During the holiday break, I had a chance to watch HBO’s The Vow, a docu-series about NXIVM. While watching the series, many thoughts about the power of perceived authority, fear, and loss of identity came to mind. I have worked with clients across the spectrum – those who abuse power, those who manipulate others, those who become powerless, and those who lose a sense of identity. In this series, I want to educate readers on power and control, and help them recognize the “red flags” that are often overlooked or excused.
Part 1: How NXIVM Misconstrued the Standford Prison Experiment
Keith Raniere, the founder of NXIVM who was imprisoned for 120 years, misconstrued the outcomes of the Stanford Prison experiment to NXIVM members, as seen in HBO’s The Vow. He stated that the experiment was a metaphor for men and women, suggesting that women were prisoners and gave into men, the prison guards. Ironically, Raniere suggested a metaphor for NXIVM, as women were prisoners within this cult.
For those unfamiliar, The Stanford Prison Experiment was conducted in 1971 by psychologist Philip Zimbardo. The experiment was conducted as a two-week simulation of prison, in which participants were assigned the roles of prison guards or prisoners. All participants were male, and all were paid to participate in the study. Zimbardo’s goal was to observe the behaviors and reactions of the prisoners. It was reported that during the experiment, some of the guards displayed sadistic behaviors in the form of brutality towards the prisoners (e.g., refusal to allow prisoners to use the bathroom, denying food, the use of fire extinguishers to assert control, etc.). As a result, some of the prisoners showed symptoms of distress (e.g., crying, emotional breakdowns, etc.), while others rebelled (e.g., refusing to leave cells, insulting guards, etc.).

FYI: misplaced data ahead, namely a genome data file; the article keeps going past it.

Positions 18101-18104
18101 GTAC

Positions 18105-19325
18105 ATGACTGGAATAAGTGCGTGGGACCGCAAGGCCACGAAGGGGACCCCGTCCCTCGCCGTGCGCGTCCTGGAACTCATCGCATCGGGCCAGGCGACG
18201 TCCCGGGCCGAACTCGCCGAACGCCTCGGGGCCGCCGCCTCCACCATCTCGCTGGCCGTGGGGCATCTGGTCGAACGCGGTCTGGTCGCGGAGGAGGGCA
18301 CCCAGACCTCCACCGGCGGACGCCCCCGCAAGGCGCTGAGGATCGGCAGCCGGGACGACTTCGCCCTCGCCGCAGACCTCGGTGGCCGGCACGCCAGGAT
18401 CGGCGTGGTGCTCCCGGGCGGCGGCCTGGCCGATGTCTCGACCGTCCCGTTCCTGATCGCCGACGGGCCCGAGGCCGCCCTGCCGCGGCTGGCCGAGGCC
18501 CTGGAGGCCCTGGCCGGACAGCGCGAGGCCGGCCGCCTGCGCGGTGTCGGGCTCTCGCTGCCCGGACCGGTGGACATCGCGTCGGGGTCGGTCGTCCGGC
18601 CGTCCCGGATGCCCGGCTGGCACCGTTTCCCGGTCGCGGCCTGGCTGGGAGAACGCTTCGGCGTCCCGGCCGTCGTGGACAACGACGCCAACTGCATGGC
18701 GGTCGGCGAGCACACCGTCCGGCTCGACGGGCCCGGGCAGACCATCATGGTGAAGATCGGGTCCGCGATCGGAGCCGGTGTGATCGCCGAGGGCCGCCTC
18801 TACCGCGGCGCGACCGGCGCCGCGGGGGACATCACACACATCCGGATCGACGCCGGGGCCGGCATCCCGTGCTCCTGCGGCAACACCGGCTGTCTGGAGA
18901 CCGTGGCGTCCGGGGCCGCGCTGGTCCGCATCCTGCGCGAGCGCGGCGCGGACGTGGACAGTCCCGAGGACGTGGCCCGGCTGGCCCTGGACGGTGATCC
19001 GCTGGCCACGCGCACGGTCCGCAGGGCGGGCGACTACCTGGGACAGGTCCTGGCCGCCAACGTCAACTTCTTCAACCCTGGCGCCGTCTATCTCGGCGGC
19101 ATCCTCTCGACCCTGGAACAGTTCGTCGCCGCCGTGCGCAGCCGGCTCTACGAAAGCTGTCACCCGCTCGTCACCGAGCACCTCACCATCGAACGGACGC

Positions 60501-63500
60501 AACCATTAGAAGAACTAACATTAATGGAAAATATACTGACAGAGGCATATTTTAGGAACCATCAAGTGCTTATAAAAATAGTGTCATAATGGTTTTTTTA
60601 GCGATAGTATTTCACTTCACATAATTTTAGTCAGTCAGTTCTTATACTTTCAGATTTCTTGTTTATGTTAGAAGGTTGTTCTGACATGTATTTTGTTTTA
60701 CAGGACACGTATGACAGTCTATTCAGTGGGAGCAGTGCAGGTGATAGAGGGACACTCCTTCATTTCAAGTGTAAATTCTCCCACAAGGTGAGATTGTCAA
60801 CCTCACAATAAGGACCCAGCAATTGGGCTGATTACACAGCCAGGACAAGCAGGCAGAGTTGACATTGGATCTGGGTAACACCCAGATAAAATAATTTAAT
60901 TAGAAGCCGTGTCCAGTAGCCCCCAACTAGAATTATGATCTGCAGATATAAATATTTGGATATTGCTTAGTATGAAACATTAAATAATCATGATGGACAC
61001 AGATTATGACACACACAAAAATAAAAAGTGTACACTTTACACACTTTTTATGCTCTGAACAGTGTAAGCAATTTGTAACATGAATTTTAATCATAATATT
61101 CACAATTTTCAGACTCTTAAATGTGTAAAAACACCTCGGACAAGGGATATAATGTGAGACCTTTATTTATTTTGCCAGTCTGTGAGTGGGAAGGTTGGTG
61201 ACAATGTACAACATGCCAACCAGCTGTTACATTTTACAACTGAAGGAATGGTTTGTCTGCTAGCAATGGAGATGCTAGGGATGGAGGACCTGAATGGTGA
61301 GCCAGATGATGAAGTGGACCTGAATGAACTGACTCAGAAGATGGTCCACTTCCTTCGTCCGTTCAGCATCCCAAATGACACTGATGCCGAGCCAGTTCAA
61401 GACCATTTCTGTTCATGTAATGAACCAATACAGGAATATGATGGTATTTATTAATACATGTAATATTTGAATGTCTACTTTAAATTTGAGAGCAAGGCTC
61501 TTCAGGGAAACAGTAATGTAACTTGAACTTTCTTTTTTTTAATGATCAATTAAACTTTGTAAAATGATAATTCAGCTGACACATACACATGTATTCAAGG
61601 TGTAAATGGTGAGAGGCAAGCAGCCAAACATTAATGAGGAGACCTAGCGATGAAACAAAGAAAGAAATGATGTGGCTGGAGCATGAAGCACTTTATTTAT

This experiment is not a metaphor for men and women. Rather it was a somewhat controlled environment, which demonstrated the power and control individuals in perceived power could achieve. It revealed the level of manipulation of which many victims are unaware and the fear that can be developed. Over only a few days, prison guards became dictators. The perceived power they held during this experiment allowed them to believe they were permitted to abuse people. Some of the prisoners became fearful and helpless, which led to psychological breakdowns, despite volunteering for the experiment and knowing that they were not criminals in real life. In fact, one prisoner had to be removed from the experiment, and Zimbardo needed to assure him of his real identity.
This leads me to today and the power of control and the human psyche. I often hear beliefs that current generations are different as if they are better, more aware, and less likely to experience this level of powerful manipulation. Unfortunately, as stated above, I’ve worked with individuals across the spectrum and have seen these personality traits. Power, control, and manipulation are often traits of personality disorders (i.e., narcissism and antisocial/psychopathy/sociopathy), and many individuals in relationships with people with such personality disorders become victims. The tactics used by those with perceived power can lead to victims’ experiences of ostracism, imprisonment, forced obedience, deindividuation (i.e., loss of awareness and identity), and depletion.
Through education readers, one can develop improved critical thinking and awareness of such dangers that are present in society. As the series continues, I will discuss research and cases highlighting power, control, and manipulation, to shed light on the subtleties that cause many to overlook and deny red flags. I will also discuss how this behavior leads to identity crises and sometimes the loss of identity.
If you or someone you know is in an abusive relationship, please consider seeking help. Seek counseling or call the National Abuse Hotline at 800-799-7233.
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